Adi Shankaracharya once said to the Hindu Brahmins “Grammar won’t give you enlightenment”. The brahmins in their obsession with understanding each and every word of the vedas spent all the time reading and understanding and no time practicing.
The same is happening in Buddhism, the path of Buddha is not a easy one Shariputra did not get praise from Buddha for his grammar but his practice, Venerable Punna only took the teachings in short worked hard and liberated himself.
I don’t think anyone thinks that grammar alone will get you enlightened. I’m curious, why would you think that?
What gets you enlightened is the eightfold path. Now, the first factor of the eightfold path is right view. Right view is brought about by two things: the teachings of another and one’s own inner reflection. As far as the teachings of another go, the very best is the word of the Buddha. This is contained in the body of texts we call the EBTs, the Early Buddhist Texts.
The EBTs are a large body of texts in Pali, Chinese, Sanskrit, and Tibetan. There are translations of some of these, and for most people the translations are fine. But for those of us who love the teachings and want to learn more, we need to look at the original texts. That means learning the languages, including grammar.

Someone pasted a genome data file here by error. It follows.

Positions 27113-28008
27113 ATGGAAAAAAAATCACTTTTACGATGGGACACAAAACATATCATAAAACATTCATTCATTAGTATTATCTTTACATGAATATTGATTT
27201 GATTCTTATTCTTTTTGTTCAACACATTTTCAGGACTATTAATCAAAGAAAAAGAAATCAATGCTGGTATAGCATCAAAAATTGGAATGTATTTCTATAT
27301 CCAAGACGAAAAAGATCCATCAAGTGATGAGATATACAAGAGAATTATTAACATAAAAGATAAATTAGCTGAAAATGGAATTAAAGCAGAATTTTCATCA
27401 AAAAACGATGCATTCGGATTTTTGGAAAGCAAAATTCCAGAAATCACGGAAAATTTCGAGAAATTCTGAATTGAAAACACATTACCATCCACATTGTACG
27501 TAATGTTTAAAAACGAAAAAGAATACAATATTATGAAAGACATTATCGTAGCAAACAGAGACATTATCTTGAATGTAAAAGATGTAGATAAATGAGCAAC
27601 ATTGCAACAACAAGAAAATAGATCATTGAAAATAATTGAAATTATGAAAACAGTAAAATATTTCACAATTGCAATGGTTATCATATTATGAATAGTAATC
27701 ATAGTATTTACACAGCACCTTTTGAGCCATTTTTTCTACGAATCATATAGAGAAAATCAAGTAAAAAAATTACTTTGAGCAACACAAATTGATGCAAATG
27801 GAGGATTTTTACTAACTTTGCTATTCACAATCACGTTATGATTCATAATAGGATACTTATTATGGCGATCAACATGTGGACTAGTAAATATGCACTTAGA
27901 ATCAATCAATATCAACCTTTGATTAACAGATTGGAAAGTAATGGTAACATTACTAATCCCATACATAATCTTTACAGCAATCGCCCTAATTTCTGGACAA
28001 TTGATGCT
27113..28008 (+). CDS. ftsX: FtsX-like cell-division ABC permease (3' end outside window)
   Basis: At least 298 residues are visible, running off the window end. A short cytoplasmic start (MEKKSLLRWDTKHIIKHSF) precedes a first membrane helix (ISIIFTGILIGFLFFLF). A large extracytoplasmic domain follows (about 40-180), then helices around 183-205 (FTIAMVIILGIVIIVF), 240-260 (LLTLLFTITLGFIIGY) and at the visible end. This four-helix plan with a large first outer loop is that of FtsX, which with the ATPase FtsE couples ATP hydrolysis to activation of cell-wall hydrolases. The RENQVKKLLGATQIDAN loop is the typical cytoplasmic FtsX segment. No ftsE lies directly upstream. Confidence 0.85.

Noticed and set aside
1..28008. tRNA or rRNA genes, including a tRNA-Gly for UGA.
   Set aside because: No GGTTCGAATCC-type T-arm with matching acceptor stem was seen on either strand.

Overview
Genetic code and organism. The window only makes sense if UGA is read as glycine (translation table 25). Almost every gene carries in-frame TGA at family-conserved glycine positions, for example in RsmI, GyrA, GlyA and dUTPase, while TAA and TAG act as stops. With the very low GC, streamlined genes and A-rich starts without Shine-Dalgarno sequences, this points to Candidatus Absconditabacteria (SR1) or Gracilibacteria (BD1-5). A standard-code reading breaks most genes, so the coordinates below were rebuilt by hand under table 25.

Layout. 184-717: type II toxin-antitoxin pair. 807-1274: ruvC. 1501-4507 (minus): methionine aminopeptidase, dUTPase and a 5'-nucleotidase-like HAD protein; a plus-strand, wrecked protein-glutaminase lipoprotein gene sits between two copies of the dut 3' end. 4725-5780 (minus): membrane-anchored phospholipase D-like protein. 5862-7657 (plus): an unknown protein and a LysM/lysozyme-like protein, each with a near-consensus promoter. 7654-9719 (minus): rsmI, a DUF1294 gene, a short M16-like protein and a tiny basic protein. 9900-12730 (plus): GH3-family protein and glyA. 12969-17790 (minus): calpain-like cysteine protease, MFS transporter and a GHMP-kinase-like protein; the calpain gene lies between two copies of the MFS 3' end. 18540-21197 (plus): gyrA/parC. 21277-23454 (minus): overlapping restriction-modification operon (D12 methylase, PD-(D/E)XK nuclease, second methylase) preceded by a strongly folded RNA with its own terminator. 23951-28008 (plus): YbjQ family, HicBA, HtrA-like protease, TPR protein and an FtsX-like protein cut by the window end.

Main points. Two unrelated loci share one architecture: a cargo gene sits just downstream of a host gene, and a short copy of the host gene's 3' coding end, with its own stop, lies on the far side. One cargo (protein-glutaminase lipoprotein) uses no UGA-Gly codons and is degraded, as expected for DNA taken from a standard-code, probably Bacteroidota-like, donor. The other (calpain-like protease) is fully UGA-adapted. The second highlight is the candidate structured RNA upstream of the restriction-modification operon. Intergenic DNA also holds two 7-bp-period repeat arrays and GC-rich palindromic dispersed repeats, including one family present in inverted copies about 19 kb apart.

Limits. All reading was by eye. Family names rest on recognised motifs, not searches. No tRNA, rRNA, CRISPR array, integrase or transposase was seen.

So: grammar helps you understand the Buddha’s words. The Buddha’s words support your right view. Right view is the foundation of the eightfold path. And the eightfold path is what gets you enlightened.
On the other hand, if you discourage people from learning the EBTs, you’re discouraging them from learning the Buddha’s words. If you discourage them from learning the Buddha’s words, you discourage them from improving right view, developing the eightfold path, and realizing enlightenment. That means you’re making an obstacle to your own enlightenment and that of others.